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Spider-Man role takes actor from social network to A-list

“Spider-Man” role carries Andrew Garfield from a promising young actor in films such as “The Social Network” and on stage in an acclaimed revival of “Death of a Salesman” into a bankable, A-list movie star.
By Dennis King, For The Oklahoman Published: May 2, 2014
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As American-born, British-raised actor Andrew Garfield was vying for the much-coveted role of Peter Parker/Spider-Man in 2012’s reboot of the franchise “The Amazing Spider-Man,” he played one ace card that might well have won him the part.

A lifelong fan of the red-and-blue-clad web-slinger, the actor had in his possession a worn photograph of himself as a bright 3-year-old, decked out in a Halloween-quality replica of the Spider-Man spandex suit. Somehow, that photo landed in the hands of producers just before Garfield was chosen for the part.

“That might have been what put him over the top,” said one-time Marvel Comics head and film producer Avi Arad with a wry grin during press interviews for the hotly anticipated sequel, “The Amazing Spider-Man 2,” hosted by Columbia Pictures at the Crosby Street Hotel in SoHo. “Who could resist a 3-year-old in a Spider-Man suit?”

Later, as the rangy, 30-year-old Garfield entered the room for interviews, he feigned shock at the suggestion that the cute photo helped him land the role that has turned him from a promising young actor in films such as “The Social Network” and on stage in an acclaimed revival of “Death of a Salesman” into a bankable, A-list movie star.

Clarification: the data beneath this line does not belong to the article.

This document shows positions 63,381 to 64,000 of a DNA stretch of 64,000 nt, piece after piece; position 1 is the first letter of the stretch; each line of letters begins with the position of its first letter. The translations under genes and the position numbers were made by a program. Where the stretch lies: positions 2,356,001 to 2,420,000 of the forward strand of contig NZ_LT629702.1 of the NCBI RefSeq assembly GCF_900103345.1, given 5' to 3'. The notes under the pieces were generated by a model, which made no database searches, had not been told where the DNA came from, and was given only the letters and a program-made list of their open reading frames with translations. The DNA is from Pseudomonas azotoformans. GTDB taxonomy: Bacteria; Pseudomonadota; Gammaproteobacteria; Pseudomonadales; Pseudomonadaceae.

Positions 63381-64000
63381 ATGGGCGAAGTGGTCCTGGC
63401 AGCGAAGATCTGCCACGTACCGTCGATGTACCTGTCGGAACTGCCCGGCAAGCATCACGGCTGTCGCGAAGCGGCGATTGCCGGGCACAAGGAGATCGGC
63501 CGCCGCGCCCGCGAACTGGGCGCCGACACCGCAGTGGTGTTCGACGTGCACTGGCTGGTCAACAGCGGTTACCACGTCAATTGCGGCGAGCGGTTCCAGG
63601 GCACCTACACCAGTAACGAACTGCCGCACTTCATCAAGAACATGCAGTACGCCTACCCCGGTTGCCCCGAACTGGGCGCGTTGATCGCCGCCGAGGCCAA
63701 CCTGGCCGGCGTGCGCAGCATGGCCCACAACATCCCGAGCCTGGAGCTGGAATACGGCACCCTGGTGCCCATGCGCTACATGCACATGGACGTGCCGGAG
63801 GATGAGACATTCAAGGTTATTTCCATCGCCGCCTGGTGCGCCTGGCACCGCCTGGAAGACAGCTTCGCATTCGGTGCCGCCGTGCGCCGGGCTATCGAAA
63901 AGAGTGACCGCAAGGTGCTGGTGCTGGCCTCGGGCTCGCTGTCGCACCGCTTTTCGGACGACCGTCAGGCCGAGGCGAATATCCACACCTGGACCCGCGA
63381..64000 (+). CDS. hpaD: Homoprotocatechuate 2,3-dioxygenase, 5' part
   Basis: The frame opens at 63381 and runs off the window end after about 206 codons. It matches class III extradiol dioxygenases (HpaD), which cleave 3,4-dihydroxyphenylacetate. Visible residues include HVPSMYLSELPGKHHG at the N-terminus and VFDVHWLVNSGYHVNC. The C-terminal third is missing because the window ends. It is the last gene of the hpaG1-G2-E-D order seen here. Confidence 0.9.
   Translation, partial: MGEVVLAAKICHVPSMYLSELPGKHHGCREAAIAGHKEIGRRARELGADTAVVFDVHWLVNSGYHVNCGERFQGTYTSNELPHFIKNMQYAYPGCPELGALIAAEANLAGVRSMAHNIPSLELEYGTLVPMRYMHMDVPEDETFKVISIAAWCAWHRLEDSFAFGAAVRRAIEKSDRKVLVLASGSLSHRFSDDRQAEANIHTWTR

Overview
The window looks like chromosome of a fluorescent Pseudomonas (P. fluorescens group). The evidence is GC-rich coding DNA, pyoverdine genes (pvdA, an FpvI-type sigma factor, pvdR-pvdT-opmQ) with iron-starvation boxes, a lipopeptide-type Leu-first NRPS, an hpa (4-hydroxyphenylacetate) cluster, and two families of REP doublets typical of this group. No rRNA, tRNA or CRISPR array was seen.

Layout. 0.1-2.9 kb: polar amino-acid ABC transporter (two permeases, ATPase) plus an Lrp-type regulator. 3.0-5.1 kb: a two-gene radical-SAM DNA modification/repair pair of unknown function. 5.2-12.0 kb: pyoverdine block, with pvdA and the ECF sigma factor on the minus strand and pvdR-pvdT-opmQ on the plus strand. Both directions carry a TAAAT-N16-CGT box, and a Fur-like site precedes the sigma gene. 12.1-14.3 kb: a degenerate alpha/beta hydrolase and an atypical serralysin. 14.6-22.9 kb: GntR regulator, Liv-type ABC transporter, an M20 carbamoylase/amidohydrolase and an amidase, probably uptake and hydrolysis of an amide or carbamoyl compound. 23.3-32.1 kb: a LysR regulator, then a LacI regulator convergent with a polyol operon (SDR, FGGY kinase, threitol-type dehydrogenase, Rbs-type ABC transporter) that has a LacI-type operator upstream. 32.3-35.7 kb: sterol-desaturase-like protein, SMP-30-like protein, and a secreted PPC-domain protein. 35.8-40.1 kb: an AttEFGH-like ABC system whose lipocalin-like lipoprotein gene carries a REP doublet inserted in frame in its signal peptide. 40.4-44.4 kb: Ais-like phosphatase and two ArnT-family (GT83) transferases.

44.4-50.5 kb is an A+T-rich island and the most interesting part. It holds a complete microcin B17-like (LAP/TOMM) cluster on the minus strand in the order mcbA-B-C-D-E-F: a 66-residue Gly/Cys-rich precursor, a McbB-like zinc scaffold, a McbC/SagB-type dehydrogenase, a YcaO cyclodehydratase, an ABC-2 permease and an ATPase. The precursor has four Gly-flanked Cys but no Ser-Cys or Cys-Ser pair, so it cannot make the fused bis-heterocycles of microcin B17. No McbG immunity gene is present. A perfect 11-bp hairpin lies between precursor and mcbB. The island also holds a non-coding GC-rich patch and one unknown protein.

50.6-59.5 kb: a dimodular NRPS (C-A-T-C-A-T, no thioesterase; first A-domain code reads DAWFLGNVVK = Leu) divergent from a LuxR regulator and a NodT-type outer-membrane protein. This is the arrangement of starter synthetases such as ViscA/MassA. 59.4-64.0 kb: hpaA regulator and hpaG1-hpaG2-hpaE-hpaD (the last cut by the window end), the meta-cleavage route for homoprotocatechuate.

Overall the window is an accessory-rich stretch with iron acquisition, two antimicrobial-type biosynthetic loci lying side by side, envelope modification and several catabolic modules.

“I would never be so devious,” he said, then paused. “But maybe my agent or my father would. My father really wanted me to get the role, and he knew I was a cute 3-year-old, so ...” He let that sentence trail off like an unspoken punch line.

In need of a hero

But when questions turned to his lifelong fascination with and admiration for Spider-Man and his estimation of the comic-book superhero’s cultural impact, Garfield became serious.

“Between the ages of 6 and 12, I experienced bullying, and it’s a wonderful thing to have a teenage example of a hero,” he said. “That’s what’s defining about Spider-Man. He’s just a kid. But he’s always committed to helping people, to rescuing them, even the villains.”

His own experiences as a bullied youth are what make him perfectly suited to don the Spidey suit, the actor said.

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